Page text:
Forget your fingerprints, hair and saliva swabs. Scientists have now come up with a way to detect even the smallest traces of DNA in the air.
This discovery, independently made by British and Danish researchers earlier this year, could pave the way for experts to study rare wildlife, but it could also impact criminal investigations.
This not only allows scientists to further study animals that normally live in hard-to-reach environments such as deserts, rainforests, and caves, but also reveals the DNA of suspected individuals who have passed crime scenes. This means that we can support police investigations.
New technologies for detecting DNA fragments in the air may be useful for forensic research
Professor Elizabeth Claire of the University of York, Canada, tested the innovative technology at the Hamerton Zoo in Cambridgeshire last December.
Scholars have previously stated that this method “opens up some interesting questions” about how this technique can be used not only in animal studies but also in forensics.
Claire and her team, formerly at Queen Mary University of London, have placed high-sensitivity filters mounted on vacuum pumps in 20 locations around the site.
Talking to the observer, she said: “Animal is a non-native species and is spatially confined in an enclosure, so the zoo is a great place to test such techniques. I noticed. “
The team discovered 17 DNA fragments, including tigers, during last year’s experiment
The team collected 72 samples and used the polymerase chain reaction (PCR) to amplify the very small amount of DNA found in the filter.
They found 17 DNA fragments, including tigers, dingos, and the most prolific black and white ruffed lemurs.
Scientists believe that this is due to how active the animals were, and as a result the lemurs released more DNA.
The DNA of Lemuriformes lemur was the most abundant in the samples collected.
A similar experiment Christina Lynggaard and Kristine Bohmann of the University of Copenhagen gave similar results.
They matched 49 DNA species from the air collected around the Copenhagen Zoo.
“We obtained DNA from mammals, fish, birds, reptiles, large and small animals, winged creatures, and other scaly creatures. We also detected DNA from Guppy swimming in the zoo’s tropical house pond. Did.
The equipment was so sensitive that the team tracked DNA from local wildlife, nearby pets, and animals kept as food for zoo animals.
State-of-the-art technology means that DNA can be captured from the atmosphere to detect animals
Both teams are excited about the findings and believe that scientists can change the way scientists study biodiversity, but initial accuracy needs to be improved by dating samples.
Claire said this would be part of the ongoing research on the technology, adding: It could be minutes, hours, or days ago. ”
The possibility of tracking human DNA has excited researchers equally with this new technology.
How does it work?
DNA, or deoxyribonucleic acid, is a complex chemical of almost every organism that carries genetic information.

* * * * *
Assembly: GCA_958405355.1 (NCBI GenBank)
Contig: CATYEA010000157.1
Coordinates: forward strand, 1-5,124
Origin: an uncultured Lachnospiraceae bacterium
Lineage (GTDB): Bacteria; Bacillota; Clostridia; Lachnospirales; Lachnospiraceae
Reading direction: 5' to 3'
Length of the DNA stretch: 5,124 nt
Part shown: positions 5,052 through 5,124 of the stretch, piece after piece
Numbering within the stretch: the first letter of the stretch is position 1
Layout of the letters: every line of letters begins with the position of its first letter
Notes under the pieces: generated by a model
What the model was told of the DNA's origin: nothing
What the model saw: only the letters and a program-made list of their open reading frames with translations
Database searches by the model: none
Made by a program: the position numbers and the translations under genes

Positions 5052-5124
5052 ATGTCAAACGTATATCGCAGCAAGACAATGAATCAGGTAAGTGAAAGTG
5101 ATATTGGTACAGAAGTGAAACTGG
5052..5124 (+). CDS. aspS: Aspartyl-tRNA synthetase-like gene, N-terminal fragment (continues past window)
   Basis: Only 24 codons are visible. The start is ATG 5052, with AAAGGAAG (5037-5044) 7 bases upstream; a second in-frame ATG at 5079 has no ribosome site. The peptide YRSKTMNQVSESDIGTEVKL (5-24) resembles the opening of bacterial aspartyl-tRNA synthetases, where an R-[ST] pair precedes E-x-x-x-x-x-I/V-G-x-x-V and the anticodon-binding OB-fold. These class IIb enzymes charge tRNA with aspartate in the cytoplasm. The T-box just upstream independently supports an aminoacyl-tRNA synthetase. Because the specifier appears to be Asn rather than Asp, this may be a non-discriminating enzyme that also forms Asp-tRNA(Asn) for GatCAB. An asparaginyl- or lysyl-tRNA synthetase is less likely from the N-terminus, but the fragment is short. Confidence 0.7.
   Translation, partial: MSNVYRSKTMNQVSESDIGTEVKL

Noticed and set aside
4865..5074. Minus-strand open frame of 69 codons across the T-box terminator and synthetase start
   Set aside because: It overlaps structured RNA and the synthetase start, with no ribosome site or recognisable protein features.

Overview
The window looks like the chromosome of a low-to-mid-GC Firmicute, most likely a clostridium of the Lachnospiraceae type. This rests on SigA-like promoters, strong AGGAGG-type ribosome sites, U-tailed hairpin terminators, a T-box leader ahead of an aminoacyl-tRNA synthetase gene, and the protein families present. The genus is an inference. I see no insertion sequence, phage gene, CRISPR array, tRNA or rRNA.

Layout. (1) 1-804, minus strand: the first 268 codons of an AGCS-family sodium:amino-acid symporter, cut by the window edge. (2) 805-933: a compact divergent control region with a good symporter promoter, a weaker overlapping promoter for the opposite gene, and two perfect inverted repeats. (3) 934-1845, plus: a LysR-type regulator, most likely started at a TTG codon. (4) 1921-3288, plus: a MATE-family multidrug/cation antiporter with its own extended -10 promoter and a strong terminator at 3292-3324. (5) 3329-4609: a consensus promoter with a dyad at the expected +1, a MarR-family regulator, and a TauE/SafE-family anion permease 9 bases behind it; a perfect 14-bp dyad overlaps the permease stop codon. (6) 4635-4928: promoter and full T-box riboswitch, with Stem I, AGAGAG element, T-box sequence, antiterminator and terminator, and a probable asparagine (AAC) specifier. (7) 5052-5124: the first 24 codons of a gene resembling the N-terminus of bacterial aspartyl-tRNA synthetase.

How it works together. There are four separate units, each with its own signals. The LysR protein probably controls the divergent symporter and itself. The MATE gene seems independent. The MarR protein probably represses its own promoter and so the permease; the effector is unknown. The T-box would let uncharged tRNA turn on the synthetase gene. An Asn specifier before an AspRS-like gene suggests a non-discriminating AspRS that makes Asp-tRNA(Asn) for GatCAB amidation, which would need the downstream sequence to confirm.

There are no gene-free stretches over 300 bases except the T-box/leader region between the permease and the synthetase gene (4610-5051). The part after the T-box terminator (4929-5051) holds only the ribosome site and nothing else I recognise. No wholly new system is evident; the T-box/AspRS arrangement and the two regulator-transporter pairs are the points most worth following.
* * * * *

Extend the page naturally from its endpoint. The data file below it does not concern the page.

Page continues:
It is located on the chromosome of the cell nucleus, and almost every cell in the human body has the same DNA.
It is composed of four chemical bases: adenine (A), guanine (G), cytosine (C), and thymine (T).
The structure of double-helix DNA is derived from adenine, which binds to thymine, and cytosine, which binds to guanine.
Scientists have now found a way to collect DNA from the air in a room.
It draws air from the room and sends it to the ultra-fine filter.
The device is so sensitive that it can detect environmental DNA (eDNA) released by animals and humans.
Previously, eDNA could only be detected in water, soil and snow.
Source: National Library of Medicine
In March, MailOnline revealed how air inhaled from a room and expelled through an ultrafine filter can capture DNA released from the human body.
In this study, published in the journal PeerJ, the DNA of the naked mole rat was found in the air in the burrows in the laboratory and in the room in which they were housed.
The so-called “Air DNA” was extracted from the filter and successfully sequenced.
Human DNA from the caretaker of the mole rat was also identified by this technique. This is what researchers say was a surprise, but it reveals the sensitivity of the technology.
Researchers believe that human DNA comes from those who care for the naked mole rat, even though the naked mole rat spends much less time in the room than animals.
Claire, who led this research project, said at the time: ‘Here we provide the first published evidence that animal eDNA can be collected from the air, caves and burrows. “
She adds, “Opening some interesting questions” about how this technology can be used in forensic medicine and archeology.
For example, studying grave air may be a way to obtain DNA samples of long dead mummies and skeletons.
However, using this technique in this way can be tricky and requires progress.
The new technology relies on drawing room air into a filter, which means that it can be difficult to get DNA from a larger room or space, Claire says.
British scientists have discovered rare wildlife DNA in AIR-and technology could be used to find criminals
Source link British scientists have discovered rare wildlife DNA in AIR-and technology could be used to find criminals